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    Re: Free Gyroscope
    From: Frank Reed
    Date: 2009 Nov 13, 13:53 -0800

    Kumar, you wrote:
    "How will a free gyroscope move when initially set horizontal at the equator 
    with a azimuth of say 045 degs (Not East-West)"
    
    You can think about this in two ways. The easiest if you're just starting out 
    is to think in terms of an inertial frame of reference (fixed relative to the 
    distant stars). Then you can us the idea that you mentioned of a "gyro star". 
    The gyroscope, free of all other forces, will continue to point towards 
    whatever "gyro star" it is initially aimed at while the Earth turns 
    underneath it. So in your case, the gyroscope will track a point in the sky 
    45 degrees away from the celestial pole. The real star Deneb (alpha Cygni) 
    has a declination of just about 45 degrees, so if you set a (completely) free 
    gyroscope pointing towards Deneb it would just about match your conditions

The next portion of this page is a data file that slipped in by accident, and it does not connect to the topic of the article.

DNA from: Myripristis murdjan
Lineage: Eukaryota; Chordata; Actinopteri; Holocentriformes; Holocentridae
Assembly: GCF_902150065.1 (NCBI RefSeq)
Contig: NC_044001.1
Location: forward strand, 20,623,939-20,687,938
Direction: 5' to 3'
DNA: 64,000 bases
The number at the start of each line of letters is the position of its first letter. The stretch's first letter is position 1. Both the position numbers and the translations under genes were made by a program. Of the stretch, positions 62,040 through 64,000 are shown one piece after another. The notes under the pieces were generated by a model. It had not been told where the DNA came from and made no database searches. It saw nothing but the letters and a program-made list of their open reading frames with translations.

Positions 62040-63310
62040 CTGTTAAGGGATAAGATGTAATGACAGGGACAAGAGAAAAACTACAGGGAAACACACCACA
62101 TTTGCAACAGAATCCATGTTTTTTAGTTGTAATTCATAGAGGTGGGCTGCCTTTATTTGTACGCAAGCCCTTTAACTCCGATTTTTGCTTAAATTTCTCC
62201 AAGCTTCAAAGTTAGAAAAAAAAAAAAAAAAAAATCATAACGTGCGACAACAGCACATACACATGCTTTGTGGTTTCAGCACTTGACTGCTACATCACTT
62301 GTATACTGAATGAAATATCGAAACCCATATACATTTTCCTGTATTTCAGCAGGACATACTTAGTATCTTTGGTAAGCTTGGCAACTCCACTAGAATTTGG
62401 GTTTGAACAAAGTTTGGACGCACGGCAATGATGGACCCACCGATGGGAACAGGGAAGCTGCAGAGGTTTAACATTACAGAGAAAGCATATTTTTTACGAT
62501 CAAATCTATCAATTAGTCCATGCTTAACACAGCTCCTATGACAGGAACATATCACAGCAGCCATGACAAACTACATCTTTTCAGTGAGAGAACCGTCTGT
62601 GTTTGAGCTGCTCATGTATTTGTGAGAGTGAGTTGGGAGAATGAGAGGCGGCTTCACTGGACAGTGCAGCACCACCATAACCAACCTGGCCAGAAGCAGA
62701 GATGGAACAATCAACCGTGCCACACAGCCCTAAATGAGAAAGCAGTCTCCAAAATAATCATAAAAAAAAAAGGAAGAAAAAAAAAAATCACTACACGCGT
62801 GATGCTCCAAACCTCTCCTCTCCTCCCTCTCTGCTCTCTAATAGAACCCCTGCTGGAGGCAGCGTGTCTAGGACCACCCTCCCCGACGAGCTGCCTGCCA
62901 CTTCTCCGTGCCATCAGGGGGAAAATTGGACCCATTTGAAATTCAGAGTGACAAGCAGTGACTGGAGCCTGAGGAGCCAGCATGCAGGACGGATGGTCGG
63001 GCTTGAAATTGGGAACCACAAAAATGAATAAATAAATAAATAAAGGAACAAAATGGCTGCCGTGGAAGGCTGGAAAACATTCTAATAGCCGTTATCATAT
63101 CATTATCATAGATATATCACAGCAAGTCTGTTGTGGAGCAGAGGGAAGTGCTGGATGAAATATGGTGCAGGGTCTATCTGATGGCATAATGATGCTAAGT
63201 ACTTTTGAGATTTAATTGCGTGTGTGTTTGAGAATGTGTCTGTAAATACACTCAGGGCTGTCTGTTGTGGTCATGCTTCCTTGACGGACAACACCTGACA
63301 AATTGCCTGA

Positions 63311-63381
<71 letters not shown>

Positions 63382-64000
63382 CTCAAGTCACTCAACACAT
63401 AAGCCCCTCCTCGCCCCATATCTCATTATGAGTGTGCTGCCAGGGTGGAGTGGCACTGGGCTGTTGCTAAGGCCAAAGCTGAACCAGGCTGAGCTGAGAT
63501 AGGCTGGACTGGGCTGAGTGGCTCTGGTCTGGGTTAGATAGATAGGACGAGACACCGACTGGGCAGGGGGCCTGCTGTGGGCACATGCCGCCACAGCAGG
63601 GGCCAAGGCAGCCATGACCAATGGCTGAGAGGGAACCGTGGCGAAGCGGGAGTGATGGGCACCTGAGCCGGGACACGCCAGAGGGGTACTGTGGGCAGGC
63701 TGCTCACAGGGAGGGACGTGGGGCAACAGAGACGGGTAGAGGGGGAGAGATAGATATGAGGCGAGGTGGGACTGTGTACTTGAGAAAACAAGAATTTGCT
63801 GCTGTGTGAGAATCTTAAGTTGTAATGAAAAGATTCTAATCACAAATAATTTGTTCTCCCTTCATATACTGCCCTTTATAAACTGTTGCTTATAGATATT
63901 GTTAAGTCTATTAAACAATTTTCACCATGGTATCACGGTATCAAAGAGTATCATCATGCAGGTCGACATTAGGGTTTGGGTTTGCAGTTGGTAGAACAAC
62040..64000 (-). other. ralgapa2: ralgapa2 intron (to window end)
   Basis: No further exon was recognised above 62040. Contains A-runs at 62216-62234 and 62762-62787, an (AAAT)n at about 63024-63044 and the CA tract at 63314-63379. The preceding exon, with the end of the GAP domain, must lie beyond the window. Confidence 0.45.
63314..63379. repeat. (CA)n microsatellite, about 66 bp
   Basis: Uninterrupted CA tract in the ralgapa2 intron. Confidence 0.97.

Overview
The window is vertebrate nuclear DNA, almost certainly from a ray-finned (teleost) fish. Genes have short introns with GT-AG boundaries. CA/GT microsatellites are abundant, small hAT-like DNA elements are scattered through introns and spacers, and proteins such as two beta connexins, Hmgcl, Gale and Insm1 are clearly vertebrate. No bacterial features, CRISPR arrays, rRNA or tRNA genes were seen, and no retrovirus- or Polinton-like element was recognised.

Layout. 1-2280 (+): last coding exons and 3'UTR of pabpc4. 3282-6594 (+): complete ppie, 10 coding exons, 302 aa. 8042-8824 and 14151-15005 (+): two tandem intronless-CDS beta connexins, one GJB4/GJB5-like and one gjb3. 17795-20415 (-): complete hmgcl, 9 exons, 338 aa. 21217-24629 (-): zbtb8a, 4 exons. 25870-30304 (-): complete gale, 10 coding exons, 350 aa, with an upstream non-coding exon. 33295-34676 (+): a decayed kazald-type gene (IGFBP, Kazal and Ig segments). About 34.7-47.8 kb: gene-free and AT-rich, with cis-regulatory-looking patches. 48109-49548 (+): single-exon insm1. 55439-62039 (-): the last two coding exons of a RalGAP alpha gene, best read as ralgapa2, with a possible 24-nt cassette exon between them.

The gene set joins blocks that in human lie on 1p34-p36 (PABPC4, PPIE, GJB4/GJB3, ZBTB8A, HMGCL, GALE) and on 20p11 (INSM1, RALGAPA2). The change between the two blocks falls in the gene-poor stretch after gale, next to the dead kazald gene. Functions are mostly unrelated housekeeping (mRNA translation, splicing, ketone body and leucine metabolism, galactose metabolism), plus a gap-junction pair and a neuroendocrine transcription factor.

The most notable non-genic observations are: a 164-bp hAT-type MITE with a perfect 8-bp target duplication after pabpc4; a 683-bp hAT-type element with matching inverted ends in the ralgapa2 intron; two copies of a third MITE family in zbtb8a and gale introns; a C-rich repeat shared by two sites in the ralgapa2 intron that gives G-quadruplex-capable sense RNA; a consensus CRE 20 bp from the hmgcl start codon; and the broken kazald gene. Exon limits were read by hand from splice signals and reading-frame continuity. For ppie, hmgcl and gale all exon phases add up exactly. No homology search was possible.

and the motion of Deneb in the sky would match the motion of the axis of your 
    gyroscope. If you're on the equator, that means that the axis would climb 
    first vertically from the horizon and then arc over towards the meridian. The 
    axis would cross the meridian travelling horizontally at the an altitude of 
    45 degrees six hours later. It would then descend towards the western horizon 
    which it would reach six hours later, cross the lower branch of the meridian 
    six hours after that and finally return to its original direction pointing NE 
    and horizontal six hours after that (24 hours after you started).
    
    When you've had more experience with these things, and especially when you 
    need to deal with other forces acting on the gyroscope, then it becomes more 
    useful to work in a frame of reference which is rotating with the Earth. In 
    this frame of reference, there is a Coriolis acceleration which causes 
    precession in any gyroscope about an axis parallel with the Earth's axis. 
    It's two different ways of looking at the same thing. 
    
    -FER
    
    
    
    
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